were born, and traveled to London, where Isidor tried to help resolve a
problematic coal strike. They also visited pre-state Israel.
meantime, Nathan and Lina sailed to Israel in February together with Hebrew
University founder and first president Yehuda Magnes. The timing suited them
because Nathan had committed to representing the US at an International
Tuberculosis Congress in Rome in April.
Because of the coal strike, many
ships weren’t sailing to America. The Titanic was. Isidor and Ida booked
tickets. Nathan and Lina weren’t planning to return just then.
of their beloved Isidor and Ida must certainly have impacted them. They had
already endured the deaths of two of their children: a two-year-old daughter and
a 17- year-old son. But they had long been involved in life-saving
Beginning in 1892, they invested enormous effort and money in
promulgating pasteurization of milk, the lack of which was a possible cause of
their children’s deaths.
They had to overcome fierce opposition from
dairy farmers, politicians and sometimes doctors to making use of Louis
Their pasteurized milk distribution centers in New
York saved tens of thousands of lives and became the models for the Western
world. Lina published a monograph called Diseases of Milk – The Remedy
By the time the Titanic sailed, Henrietta Szold had
returned from her trip to Israel and established Hadassah.
It makes sense
that her fellow practical Zionists and pioneers of the revolutionary milk
distribution stations would have wanted to support the budding effort of medical
care in Jerusalem. Not only did Nathan and Lina volunteer to pay for one of the
two nurses dispatched to Jerusalem in 1913, but they sailed with
They subsequently set up health centers as they had in New York,
and Hadassah began distributing pasteurized milk through a program called Tipat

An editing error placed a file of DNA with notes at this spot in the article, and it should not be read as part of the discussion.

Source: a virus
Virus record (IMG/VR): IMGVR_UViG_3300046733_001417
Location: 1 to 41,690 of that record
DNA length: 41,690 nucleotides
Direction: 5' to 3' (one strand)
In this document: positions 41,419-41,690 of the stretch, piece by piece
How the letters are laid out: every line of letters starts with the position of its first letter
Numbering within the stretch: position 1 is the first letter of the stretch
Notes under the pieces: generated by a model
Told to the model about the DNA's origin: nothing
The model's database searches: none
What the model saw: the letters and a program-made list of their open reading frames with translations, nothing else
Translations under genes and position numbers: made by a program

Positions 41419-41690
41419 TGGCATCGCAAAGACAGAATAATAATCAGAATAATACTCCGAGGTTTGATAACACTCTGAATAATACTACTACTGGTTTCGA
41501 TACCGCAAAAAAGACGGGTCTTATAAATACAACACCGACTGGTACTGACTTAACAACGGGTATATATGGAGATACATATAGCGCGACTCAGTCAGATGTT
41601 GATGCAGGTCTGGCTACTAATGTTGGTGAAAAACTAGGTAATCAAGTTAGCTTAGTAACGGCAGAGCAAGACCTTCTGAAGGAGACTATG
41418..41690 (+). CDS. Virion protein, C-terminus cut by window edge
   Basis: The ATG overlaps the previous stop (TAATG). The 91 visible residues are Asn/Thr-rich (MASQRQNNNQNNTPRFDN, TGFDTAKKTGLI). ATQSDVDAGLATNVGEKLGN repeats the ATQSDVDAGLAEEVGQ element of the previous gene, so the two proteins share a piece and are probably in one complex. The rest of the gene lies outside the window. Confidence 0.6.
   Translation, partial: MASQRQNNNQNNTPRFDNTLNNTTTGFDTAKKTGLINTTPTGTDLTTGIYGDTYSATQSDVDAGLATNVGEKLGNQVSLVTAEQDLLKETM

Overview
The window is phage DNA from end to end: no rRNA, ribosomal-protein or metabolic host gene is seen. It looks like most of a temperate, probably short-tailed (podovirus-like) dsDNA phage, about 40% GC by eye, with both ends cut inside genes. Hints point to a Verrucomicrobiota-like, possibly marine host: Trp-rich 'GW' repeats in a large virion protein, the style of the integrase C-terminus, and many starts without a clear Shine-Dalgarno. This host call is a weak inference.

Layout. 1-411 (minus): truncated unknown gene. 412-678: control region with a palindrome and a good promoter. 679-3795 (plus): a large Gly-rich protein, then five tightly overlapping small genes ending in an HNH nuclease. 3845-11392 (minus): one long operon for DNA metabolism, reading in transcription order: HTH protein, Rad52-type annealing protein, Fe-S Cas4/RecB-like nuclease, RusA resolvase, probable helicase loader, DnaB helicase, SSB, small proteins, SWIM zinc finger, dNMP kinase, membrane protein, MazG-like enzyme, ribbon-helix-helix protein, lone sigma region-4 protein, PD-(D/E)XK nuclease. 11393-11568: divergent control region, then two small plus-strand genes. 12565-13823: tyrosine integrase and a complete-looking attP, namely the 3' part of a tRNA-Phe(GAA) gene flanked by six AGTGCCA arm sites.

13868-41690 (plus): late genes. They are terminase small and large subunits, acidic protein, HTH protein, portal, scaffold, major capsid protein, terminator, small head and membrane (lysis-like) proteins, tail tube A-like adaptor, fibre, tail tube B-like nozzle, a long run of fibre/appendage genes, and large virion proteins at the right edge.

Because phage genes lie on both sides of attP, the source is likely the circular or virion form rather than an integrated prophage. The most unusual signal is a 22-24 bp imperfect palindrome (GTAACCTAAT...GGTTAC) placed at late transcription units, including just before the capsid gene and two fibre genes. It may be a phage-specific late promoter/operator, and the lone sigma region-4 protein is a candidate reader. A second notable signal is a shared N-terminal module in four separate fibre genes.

Halav (the origin of the wellbaby mother and child clinics in
Nathan and Lina went on to support many important causes, among
them establishing an alternative hotel in Lakewood, New Jersey, when family
members were rejected from another because they were Jews, and opposing Henry
Two thirds of their fortune was given
WE HAVE no idea what other good works Isidor and Ida would have
accomplished if they had lived to old age, too. By all reports, they were
remarkable people. Isidor refused a place in a lifeboat that might have gone to
women and children. Ida refused to leave without him. They have gone down in
history for their nobility.
What a shame that their memory should be
denigrated for the sake of fashioning a false morality tale.
of our people are a cherished heritage. Passover is the time when we, men and
women both, are reminded of the sacred commandment to pass along the stories of
our people. We were slaves to Pharaoh, not just physically, but
God needed a strong hand and a powerful arm to redeem us
because we weren’t so eager to leave. We were complainers.
Ours is a
complex, nuanced, rich tradition, not hagiography, whether in the cold water of
the Atlantic or the splitting waters of the Re(e)d Sea.
The more we tell
our stories, the greater is the glory of our people and our Maker.The
author is a Jerusalem writer who focuses on the wondrous stories of modern
Israel. She serves as the Israel director of public relations for Hadassah, the
Women’s Zionist Organization of America.The views in her columns are her